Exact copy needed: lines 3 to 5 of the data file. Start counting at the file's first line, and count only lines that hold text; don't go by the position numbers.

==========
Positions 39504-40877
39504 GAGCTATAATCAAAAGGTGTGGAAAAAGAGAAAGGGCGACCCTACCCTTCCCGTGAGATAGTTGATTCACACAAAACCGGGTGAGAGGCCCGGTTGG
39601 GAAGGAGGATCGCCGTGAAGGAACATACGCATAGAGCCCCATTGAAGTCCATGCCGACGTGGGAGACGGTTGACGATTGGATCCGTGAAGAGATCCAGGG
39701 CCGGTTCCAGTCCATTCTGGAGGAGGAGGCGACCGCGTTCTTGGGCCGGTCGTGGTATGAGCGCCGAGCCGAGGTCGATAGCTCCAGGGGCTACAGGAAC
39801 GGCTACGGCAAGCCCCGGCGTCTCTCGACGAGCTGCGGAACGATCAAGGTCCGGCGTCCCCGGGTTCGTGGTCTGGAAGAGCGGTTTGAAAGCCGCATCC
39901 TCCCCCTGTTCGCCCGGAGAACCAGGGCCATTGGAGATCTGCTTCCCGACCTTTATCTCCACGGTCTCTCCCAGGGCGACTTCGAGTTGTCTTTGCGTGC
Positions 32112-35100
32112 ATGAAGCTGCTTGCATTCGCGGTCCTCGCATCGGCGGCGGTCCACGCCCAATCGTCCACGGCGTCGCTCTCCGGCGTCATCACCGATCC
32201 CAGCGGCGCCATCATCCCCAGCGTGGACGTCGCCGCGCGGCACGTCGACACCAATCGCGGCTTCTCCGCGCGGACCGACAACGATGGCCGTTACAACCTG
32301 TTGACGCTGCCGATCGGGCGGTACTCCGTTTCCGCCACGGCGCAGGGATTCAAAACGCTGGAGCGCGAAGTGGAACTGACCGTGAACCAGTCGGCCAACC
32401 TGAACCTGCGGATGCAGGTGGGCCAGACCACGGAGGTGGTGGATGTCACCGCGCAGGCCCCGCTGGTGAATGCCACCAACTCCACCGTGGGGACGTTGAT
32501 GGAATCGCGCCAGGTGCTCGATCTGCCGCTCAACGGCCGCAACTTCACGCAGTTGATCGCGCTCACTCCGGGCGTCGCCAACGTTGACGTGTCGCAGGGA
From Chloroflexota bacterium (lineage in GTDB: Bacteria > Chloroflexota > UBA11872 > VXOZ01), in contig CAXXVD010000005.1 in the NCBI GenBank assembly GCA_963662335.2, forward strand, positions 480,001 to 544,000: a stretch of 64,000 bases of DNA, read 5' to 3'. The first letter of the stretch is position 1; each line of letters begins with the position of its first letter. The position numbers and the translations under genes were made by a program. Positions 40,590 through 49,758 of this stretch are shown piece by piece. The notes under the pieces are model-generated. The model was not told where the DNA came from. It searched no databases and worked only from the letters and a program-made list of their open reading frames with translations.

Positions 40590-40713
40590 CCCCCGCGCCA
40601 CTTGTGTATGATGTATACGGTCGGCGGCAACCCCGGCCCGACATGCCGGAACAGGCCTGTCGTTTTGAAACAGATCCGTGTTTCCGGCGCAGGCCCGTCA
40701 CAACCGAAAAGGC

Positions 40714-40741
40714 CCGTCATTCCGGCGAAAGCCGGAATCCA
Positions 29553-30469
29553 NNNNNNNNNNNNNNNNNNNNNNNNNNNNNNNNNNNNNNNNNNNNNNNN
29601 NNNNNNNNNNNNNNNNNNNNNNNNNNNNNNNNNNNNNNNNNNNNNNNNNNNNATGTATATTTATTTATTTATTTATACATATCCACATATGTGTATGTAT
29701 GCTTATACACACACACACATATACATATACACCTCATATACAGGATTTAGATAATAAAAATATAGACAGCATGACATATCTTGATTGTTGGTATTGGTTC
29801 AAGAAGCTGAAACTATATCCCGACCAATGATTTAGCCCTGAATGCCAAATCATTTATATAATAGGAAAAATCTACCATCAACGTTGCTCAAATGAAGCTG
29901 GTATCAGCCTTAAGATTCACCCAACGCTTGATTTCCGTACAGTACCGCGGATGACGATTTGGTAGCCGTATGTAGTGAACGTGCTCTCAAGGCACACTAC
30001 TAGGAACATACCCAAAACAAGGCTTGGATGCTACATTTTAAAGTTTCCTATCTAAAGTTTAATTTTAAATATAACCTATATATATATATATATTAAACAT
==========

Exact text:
39601 GAAGGAGGATCGCCGTGAAGGAACATACGCATAGAGCCCCATTGAAGTCCATGCCGACGTGGGAGACGGTTGACGATTGGATCCGTGAAGAGATCCAGGG
39701 CCGGTTCCAGTCCATTCTGGAGGAGGAGGCGACCGCGTTCTTGGGCCGGTCGTGGTATGAGCGCCGAGCCGAGGTCGATAGCTCCAGGGGCTACAGGAAC
39801 GGCTACGGCAAGCCCCGGCGTCTCTCGACGAGCTGCGGAACGATCAAGGTCCGGCGTCCCCGGGTTCGTGGTCTGGAAGAGCGGTTTGAAAGCCGCATCC